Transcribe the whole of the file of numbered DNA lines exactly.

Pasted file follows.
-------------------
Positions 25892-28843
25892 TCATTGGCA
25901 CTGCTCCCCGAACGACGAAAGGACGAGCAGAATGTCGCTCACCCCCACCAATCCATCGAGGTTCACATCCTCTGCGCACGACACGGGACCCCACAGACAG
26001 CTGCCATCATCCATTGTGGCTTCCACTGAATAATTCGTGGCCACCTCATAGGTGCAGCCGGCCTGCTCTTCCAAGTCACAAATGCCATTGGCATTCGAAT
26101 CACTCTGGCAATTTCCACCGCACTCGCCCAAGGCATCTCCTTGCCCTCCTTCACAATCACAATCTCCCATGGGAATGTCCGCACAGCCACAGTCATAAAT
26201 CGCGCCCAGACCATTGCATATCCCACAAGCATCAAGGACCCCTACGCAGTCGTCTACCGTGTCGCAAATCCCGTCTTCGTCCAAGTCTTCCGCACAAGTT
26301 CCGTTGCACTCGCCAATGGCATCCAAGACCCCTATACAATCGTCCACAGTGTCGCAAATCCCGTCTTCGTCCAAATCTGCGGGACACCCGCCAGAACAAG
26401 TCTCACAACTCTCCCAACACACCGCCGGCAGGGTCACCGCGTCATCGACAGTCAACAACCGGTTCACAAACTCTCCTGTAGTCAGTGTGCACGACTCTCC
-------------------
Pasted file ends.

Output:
Positions 25892-28843
25892 TCATTGGCA
25901 CTGCTCCCCGAACGACGAAAGGACGAGCAGAATGTCGCTCACCCCCACCAATCCATCGAGGTTCACATCCTCTGCGCACGACACGGGACCCCACAGACAG
26001 CTGCCATCATCCATTGTGGCTTCCACTGAATAATTCGTGGCCACCTCATAGGTGCAGCCGGCCTGCTCTTCCAAGTCACAAATGCCATTGGCATTCGAAT
26101 CACTCTGGCAATTTCCACCGCACTCGCCCAAGGCATCTCCTTGCCCTCCTTCACAATCACAATCTCCCATGGGAATGTCCGCACAGCCACAGTCATAAAT
26201 CGCGCCCAGACCATTGCATATCCCACAAGCATCAAGGACCCCTACGCAGTCGTCTACCGTGTCGCAAATCCCGTCTTCGTCCAAGTCTTCCGCACAAGTT
26301 CCGTTGCACTCGCCAATGGCATCCAAGACCCCTATACAATCGTCCACAGTGTCGCAAATCCCGTCTTCGTCCAAATCTGCGGGACACCCGCCAGAACAAG
26401 TCTCACAACTCTCCCAACACACCGCCGGCAGGGTCACCGCGTCATCGACAGTCAACAACCGGTTCACAAACTCTCCTGTAGTCAGTGTGCACGACTCTCC